- The Washington Times - Sunday, April 16, 2006

TURKEY

Istanbul bombing leaves 31 injured

ISTANBUL — An explosion on a busy pedestrian street on the outskirts of Istanbul wounded 31 persons yesterday, police said, in the latest violence to strike Turkey in recent weeks.

Istanbul’s police chief, Celalettin Cerrah, said two civilians were in critical but not life-threatening condition and had been hospitalized for emergency surgery. He told reporters that two plainclothes policemen, patrolling the area, had been injured from broken glass.

Istanbul has been struck by a series of bombings in recent weeks amid the worst street riots in more than a decade in Turkey’s mainly Kurdish southeast, which left 16 dead.

CANADA

Industrial espionage worries government

OTTAWA — The government is worried about the extent of Chinese industrial espionage inside Canada and will raise its concerns with Beijing, Foreign Minister Peter MacKay said in an interview broadcast yesterday.

Mr. MacKay said it was particularly important to protect such Canadian companies as Research in Motion Ltd., maker of the portable e-mail BlackBerry device.

Research In Motion said last week that it expected to introduce its wireless e-mail service in China by midyear. Canadian press reports say state-controlled China Unicom Ltd. this month introduced its own version, nicknamed the RedBerry.

NEPAL

Rubber bullets fired amid general strike

KATMANDU — The capital ran low on fresh food and fuel yesterday because of a general strike that shut down the city, and thousands of angry pro-democracy demonstrators clashed with police firing rubber bullets.

The emboldened opposition urged Nepalis to stop paying taxes to the government of King Gyanendra, who responded by further banning protests on the capital’s outskirts.

VIETNAM

Leadership shakeup expected this week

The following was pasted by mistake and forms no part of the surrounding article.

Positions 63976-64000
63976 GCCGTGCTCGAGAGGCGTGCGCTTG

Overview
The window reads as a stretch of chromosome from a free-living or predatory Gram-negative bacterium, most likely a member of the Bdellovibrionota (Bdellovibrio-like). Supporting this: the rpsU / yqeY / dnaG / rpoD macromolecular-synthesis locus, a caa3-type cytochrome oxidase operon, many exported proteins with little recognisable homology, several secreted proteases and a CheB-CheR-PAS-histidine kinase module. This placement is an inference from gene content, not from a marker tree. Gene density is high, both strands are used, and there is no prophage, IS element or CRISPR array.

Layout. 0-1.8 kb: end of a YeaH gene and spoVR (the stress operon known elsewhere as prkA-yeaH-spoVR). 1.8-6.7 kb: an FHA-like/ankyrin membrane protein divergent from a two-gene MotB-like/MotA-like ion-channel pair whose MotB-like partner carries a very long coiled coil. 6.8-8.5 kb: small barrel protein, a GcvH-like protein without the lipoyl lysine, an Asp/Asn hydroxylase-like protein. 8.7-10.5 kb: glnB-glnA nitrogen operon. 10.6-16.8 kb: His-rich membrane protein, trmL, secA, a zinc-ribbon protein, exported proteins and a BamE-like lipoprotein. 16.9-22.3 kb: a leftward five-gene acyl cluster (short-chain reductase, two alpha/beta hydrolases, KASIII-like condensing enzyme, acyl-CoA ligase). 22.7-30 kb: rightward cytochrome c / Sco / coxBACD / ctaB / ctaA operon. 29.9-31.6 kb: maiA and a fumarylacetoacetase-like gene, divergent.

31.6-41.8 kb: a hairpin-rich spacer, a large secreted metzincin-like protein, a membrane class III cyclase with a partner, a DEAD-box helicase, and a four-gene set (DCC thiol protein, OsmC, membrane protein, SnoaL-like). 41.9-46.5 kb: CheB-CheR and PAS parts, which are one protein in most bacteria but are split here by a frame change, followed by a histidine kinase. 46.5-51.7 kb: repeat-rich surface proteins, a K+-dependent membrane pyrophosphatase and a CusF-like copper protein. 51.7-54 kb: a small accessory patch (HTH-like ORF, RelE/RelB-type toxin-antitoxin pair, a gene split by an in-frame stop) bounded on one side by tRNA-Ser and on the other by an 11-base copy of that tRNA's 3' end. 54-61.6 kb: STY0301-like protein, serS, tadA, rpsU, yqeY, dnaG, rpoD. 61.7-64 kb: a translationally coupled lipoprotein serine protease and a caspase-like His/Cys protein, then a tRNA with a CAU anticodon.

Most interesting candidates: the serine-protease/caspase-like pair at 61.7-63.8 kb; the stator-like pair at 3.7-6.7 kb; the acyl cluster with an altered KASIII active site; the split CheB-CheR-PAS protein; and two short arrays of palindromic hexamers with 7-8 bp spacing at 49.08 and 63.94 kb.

HANOI — Vietnam’s ruling Communist Party is widely expected to reshuffle its leadership this week but continue on the path of greater economic openness and global integration.

Prime Minister Phan Van Khai, 72, and President Tran Duc Luong, 68, are both anticipated to step down to make way for younger leaders at the party’s congress, held once every five years.

The party will also decide whether 65-year-old General Secretary Nong Duc Manh remains in the top post, but continuity in the country’s overall direction is not in doubt, analysts said.

SERBIA-MONTENEGRO

Danube floodwaters threaten the Balkans

BELGRADE — The Danube threatened to overcome soaked anti-flood defenses in Serbia’s capital and wash through towns across southeastern Europe after heavy rains yesterday helped push it to its highest levels in a century.

The river rose to a 111-year record high on Saturday, displacing hundreds of people across the Balkans and putting thousands more at risk.

Mayor Nenad Bogdanovic appealed to citizens to avoid a popular recreation spot on the Sava River, saying some young women had pierced sandbags with their high heels, increasing the danger of collapse.

From wire dispatches and staff reports

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